Paloma Kop

About This Website

Site Map

Built With Hand-Written HTML/CSS

I began creating this website at the end of 2022. Before then, I had been maintaining a website built with Cargo since about 2016. But over time, I began to realize that I needed to build my own website natively with HTML and CSS. Here were some of my goals in doing so:

  • I wanted my site to exist as a set of self-contained files, which could be edited in a text-editing program, without requiring anything else to build or load its pages. This would allow me to:
    • Host the site on any static site server, and move between hosting services or self-hosting at will, giving me control over the costs and freeing me from any customer lock-in or dependence on centralized services
    • Easily create backups and copies for my archives
    • Edit the source code of the site on any device, without needing to install anything
  • I wanted control over all aspects of the site in order to make it accessible, tracker-free, and friendly to low-bandwidth users (including my future self)
  • I have found writing HTML and CSS to be a fun and rewarding creative activity!

Thus, this site was born. Creating the layout and rebuilding most the pages from my old site took a little over a month of working in my spare time. I have definitely learned a lot from the process and am looking forward to building more!

I found a lot of help, inspiration, and reference material from many folks along the way. Most especially, personal websites and wikis from others in merveilles, xxiivv webring, and adjacent communities, and the ideas of permacomputing, digital gardens, and the "small web" which they have instilled in me.

Current Setup


This site is hosted on GitHub Pages, with media assets stored in s3. The domain is registered with PorkBun.

In the future, I would like to set up a VPS, from which I can host multiple sites and have SSH access to the server itself. But this is has been a good first step, and is very low cost.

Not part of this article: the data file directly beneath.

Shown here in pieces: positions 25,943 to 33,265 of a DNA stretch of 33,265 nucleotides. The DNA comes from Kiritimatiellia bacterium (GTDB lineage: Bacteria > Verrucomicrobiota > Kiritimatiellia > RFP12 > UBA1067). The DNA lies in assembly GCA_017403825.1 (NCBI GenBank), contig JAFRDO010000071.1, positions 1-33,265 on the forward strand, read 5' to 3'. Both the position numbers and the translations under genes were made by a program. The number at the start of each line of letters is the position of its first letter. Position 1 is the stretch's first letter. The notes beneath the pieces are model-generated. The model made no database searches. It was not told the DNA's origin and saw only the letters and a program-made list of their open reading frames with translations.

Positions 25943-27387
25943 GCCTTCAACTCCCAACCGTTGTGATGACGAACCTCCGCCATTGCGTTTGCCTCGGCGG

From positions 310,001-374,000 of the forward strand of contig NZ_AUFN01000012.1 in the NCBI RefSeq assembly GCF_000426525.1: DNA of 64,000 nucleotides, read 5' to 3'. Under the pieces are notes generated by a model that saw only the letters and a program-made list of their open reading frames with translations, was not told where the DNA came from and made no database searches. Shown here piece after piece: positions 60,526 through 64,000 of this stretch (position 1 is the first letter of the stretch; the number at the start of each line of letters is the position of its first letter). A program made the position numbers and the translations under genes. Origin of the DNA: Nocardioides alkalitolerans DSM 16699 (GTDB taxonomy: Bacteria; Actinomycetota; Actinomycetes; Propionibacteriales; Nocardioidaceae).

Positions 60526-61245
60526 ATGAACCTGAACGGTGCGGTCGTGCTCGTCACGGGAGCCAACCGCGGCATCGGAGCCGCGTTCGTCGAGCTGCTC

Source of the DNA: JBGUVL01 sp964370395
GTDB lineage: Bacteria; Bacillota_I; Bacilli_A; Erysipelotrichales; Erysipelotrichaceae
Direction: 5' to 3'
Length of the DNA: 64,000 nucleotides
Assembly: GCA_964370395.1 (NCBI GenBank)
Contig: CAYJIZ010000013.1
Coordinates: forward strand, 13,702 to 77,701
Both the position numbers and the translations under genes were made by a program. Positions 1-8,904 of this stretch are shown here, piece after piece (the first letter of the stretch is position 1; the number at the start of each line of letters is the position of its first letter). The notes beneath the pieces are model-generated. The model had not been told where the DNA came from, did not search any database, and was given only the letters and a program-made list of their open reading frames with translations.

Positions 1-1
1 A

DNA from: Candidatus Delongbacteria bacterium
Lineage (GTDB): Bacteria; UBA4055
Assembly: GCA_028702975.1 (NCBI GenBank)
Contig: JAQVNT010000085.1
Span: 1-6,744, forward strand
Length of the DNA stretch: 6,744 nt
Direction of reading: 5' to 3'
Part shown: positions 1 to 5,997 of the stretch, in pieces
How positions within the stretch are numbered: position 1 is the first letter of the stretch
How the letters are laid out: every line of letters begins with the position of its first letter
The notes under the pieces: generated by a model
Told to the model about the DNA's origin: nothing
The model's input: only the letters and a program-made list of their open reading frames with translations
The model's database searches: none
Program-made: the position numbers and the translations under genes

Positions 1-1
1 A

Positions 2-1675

While most of the site is built with simple html and css, I have included some scripts written in vanilla JavaScript where they could improve functionality. However, no essential functionality of the site depends on them.

On some pages, I have included a javascript lightbox based on this code in order to allow images to be viewed fullscreen and in higher resolution. The larger images are not loaded unless the lightbox is opened by clicking the smaller images in the page. If javascript is disabled, the fallback is simply a direct link to the higher res image file.

System Fonts

The styling of this site uses only system fonts. This means that it might look different depending on the device, but no font files need to be loaded. All of the font options are monospaced. I used this helpful page as a reference.

Media Embeds

Video and audio are embedded using the native html5 <video> and <audio> elements. <video> tags are set to preload="none", so the videos don't add much to the bandwidth of the page until the play button is pressed. Most of the videos are encoded as 720p, with a webm version and an mp4 version. The maximum bitrate for these is about 3000kbps, but many of the videos are much lower, depending on the complexity and movement of the imagery. I used Handbrake to encode my video files and Reaper to encode my mp3 audio files.

Most of the images are encoded as jpegs, and are optimized for a balance of quality and file size. On the News pages, which tend to have more scrolling, I set loading="lazy" for more bandwidth friendliness. I also created a number of SVG vector graphics that are used around the site.

Moving Away from Vimeo

As a media artist, displaying video content is very important to me, but it's also the most bandwidth-hungry media type. On my old site, I used Vimeo to embed my videos. An advantage of their service was that they provided different quality levels based on available bandwidth. But ultimately, in order to ensure my webpages were as lightweight as possible, decrease dependence on centralized services, and decrease expenses, I needed to stop using Vimeo. The trade-offs were well worth it. I also created a local database of all of my public videos, their local file paths, and their captions, to avoid any future vendor lock-in.